It happens oh so innocently.
There you are, one moment, buying insurance like any responsible adult would. You’ve dotted the Is and crossed the Ts, about to make your purchase before a random thought stops you cold in your tracks.
What is the credit rating of this insurer ah? You ask your financial planner for a response – but nothing coherent comes out.
Then it is back to “let me think it over” mode – where nothing else ever happens anymore, while the supposed “thinking” is taking place.
Should you really let the Credit Rating of an insurer influence your purchase?
Does an insurer with a better credit rating deserve to command a higher premium, or vice versa?
As usual, we handle the problem by starting with the most obvious question:
What is a credit rating?
Simply put, it is an estimate of the ability of an organization to fulfill its financial commitments, based on several factors. It assesses the the creditworthiness of a borrower in general terms, or with respect to a particular debt or obligation.
Key word: estimate. Because no one knows the future (that’s how it works). We will be returning to the significance of that word later.
Who gives these credit ratings?
Why, a credit rating agency of course! The 3 most famous ones are Standard & Poor’s (S&P), Moody’s, and Fitch. Interestingly, the company that seeks to be rated has to engage the services of these rating agencies – and pay them for their services.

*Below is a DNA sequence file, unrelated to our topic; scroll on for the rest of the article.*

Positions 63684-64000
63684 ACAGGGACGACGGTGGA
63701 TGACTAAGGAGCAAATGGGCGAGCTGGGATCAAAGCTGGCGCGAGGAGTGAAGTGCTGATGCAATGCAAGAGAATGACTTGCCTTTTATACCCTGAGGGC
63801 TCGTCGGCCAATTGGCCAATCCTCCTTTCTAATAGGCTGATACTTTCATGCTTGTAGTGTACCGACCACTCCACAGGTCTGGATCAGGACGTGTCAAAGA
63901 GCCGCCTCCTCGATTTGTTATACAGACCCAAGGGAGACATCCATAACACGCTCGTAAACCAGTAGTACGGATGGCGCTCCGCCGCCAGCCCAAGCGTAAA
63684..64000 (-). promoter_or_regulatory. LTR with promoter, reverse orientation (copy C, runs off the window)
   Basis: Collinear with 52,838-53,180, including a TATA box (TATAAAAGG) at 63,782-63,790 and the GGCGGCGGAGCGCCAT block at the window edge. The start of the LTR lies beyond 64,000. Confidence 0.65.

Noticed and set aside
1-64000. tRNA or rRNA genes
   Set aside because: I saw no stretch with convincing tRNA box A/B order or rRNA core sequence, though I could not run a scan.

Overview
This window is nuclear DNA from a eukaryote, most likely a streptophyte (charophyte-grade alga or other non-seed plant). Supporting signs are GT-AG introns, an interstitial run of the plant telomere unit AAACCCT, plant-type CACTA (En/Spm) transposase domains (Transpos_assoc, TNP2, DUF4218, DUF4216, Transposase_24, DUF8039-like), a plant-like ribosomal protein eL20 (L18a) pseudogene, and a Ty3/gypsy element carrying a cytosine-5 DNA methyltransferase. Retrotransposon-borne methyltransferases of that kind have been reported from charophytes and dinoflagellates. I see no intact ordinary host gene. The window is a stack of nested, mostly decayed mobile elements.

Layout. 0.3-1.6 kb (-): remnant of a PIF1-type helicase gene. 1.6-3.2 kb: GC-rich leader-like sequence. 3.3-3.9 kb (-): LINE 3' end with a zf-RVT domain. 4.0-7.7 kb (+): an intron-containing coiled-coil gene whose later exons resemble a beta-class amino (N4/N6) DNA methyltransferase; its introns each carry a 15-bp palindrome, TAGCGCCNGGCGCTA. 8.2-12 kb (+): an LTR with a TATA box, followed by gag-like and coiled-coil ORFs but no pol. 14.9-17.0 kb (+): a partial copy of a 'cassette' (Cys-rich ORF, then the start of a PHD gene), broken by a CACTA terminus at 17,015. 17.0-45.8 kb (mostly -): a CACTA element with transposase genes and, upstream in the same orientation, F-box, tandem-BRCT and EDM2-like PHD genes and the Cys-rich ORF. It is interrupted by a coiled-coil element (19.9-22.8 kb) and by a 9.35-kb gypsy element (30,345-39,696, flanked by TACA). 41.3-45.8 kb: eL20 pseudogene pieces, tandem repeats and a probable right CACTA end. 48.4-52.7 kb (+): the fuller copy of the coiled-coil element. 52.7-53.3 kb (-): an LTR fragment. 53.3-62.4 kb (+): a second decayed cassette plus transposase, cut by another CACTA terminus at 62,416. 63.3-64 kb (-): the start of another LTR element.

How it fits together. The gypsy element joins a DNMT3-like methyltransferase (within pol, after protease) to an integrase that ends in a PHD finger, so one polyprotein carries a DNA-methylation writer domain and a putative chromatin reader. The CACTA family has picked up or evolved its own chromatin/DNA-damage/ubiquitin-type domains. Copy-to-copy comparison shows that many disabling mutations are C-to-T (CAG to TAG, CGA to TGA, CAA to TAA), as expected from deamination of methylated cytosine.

What are the considerations for a credit rating?
There are two broad considerations here, financial vs non-financial considerations.
Amount of debt or liabilities held by the company in relation to its overall asset base
Any defaults or late payments to suppliers, loans, bills, etc
The working capital of the company
Cash flow and cash on hand
These financial considerations, though not exhaustive, are pretty commonsense. If a company spends money or has liabilities, we want to know if it has a good ability to repay all these loans.
Non Financial Considerations
This is where industry knowledge and more conjecture work comes to the forefront. (ie. Opinions matter more here than in financial considerations)
Overall industry outlook
Business Reputation of the company
History and background of the company
Key staff and board members
There will be more guess work and hypothesis that goes in here which is subject to debate. Which factors matter more? How much weight do we assign to the competitive advantage of the company? What if the CEO is a good looking chap – do we give them more leeway because of that?
(Incidentally, if you think that last point was made up – here is the study that was conducted. So if you think that finance is all about numbers, you are ignoring the human bias towards attractive looks. Politically incorrect, but its true.)
So, do credit ratings matter or not?
Ok, we’ve gotten the background straight. Lets answer the million dollar question you came here to seek an answer for.
As with any analyst worth their salt, we are going to say yes – and no, it depends.
A casual glance says yes